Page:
My last daughter has multiple learning issues, and I find myself creating hands-on activities to meet her goals. I have learned through her that the world is more abstract than I realize. I need to make it more concrete and tangible for her. I find new ways to use play-doh, games, and puzzles. Meeting her where she is and using manipulatives helps her meet her goals. Also, breaking down a goal into smaller goals has helped my daughter.

 

Cammie Arn:

I’ve learned I have to think outside the box.

  • Reading a description at a museum is reading (and history, and sometimes science as well.)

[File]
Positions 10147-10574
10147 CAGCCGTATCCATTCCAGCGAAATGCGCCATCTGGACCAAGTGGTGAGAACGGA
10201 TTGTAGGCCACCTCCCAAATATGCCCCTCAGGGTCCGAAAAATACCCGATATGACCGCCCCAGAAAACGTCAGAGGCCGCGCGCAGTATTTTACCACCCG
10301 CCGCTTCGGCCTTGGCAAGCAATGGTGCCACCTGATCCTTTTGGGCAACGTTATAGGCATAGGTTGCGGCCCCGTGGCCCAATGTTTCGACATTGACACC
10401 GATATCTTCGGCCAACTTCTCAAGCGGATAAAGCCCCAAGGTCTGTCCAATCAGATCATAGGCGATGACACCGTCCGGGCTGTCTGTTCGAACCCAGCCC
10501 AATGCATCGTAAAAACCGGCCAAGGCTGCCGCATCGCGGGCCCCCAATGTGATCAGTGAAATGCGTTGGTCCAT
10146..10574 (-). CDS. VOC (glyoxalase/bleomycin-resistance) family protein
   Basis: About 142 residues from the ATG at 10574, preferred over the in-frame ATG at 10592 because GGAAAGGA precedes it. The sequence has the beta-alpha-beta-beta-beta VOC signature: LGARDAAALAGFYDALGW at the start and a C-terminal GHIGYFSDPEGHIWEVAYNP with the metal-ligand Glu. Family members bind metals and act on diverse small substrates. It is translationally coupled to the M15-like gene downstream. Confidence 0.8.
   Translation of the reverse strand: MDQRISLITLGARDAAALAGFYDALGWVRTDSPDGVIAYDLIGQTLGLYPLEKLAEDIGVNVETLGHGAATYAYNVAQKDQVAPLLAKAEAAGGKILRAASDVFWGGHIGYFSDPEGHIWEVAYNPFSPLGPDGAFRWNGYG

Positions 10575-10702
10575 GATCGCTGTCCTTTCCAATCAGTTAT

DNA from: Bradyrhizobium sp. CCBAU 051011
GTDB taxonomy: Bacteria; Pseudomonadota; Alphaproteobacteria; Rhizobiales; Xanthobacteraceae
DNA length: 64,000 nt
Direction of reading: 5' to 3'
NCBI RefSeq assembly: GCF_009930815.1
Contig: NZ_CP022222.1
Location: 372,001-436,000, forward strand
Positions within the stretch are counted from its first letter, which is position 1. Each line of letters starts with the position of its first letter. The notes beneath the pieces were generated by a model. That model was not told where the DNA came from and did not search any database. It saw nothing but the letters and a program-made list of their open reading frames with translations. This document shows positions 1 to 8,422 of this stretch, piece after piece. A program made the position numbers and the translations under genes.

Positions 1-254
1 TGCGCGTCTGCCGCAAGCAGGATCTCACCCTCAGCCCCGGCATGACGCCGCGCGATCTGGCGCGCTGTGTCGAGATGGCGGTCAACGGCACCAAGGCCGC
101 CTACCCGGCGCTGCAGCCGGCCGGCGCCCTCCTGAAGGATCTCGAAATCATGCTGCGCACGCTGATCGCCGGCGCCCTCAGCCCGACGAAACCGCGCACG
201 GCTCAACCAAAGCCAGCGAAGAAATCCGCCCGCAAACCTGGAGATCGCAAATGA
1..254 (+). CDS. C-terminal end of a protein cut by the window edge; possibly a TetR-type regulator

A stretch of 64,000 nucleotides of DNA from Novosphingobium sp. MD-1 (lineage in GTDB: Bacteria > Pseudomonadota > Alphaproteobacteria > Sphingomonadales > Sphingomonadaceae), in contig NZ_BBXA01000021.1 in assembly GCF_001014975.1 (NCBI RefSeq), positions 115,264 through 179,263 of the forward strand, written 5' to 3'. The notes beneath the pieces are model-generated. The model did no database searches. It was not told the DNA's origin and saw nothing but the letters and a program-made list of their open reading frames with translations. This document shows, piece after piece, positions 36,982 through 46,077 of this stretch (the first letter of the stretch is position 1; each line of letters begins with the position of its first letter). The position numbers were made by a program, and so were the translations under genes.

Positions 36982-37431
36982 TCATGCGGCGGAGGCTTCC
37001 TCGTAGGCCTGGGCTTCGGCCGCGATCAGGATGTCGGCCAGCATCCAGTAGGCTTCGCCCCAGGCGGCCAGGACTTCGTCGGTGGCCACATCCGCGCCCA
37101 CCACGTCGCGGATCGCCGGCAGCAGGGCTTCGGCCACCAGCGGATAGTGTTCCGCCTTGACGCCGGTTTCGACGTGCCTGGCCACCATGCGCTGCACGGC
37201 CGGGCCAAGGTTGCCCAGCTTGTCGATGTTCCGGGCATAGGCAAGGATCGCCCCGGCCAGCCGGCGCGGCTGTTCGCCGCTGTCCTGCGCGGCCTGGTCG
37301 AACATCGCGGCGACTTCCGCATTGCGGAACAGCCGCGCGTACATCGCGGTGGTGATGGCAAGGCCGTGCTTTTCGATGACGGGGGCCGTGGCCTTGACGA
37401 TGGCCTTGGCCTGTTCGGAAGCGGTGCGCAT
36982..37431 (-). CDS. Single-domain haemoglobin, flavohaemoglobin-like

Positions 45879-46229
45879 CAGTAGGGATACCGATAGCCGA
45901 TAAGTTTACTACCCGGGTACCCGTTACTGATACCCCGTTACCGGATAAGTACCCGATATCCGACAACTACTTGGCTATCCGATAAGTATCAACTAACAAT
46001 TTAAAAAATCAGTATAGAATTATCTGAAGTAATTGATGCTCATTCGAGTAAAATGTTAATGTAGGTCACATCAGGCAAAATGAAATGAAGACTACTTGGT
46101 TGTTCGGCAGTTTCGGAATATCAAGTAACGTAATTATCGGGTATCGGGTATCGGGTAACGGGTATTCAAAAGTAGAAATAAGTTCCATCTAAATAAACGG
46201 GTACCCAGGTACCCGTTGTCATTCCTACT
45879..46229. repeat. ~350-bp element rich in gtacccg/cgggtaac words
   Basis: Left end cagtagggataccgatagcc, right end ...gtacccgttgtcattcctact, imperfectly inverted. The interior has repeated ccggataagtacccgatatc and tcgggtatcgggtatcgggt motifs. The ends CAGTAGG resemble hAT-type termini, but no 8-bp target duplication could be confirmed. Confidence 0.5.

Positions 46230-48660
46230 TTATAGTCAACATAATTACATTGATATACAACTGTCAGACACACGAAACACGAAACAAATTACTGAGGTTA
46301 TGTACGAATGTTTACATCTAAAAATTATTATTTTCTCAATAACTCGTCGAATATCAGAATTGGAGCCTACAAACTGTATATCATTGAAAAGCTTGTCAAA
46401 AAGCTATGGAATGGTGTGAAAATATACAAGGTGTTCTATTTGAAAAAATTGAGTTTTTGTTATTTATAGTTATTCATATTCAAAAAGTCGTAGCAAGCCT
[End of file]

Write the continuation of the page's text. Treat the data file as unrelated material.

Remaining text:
• Growing food in a garden teaches not just science but also problem-solving skills. Go a step further and prepare a meal with that food, and you have Home Ec. 
  • If our goal is to read a novel. I let them pick the book. If they are interested in the topic, they are more likely to glean more information. If the skill is reading, then it truly doesn’t matter what they are reading just that they read it. If the skill is to learn the content, we often use audio and videos. 
  • Use a museum as a scavenger hunt and take advantage of the free resources that they provide for teachers. Many military bases have museums for a nominal fee that cover WWI & WWII battles, aircraft, ground vehicles weaponry. I’m seeing museums offer Sensory Friendly rooms or sensory sensitive exhibit times as well. Download our free museum guide and checklist to help your next museum visit go smoothly.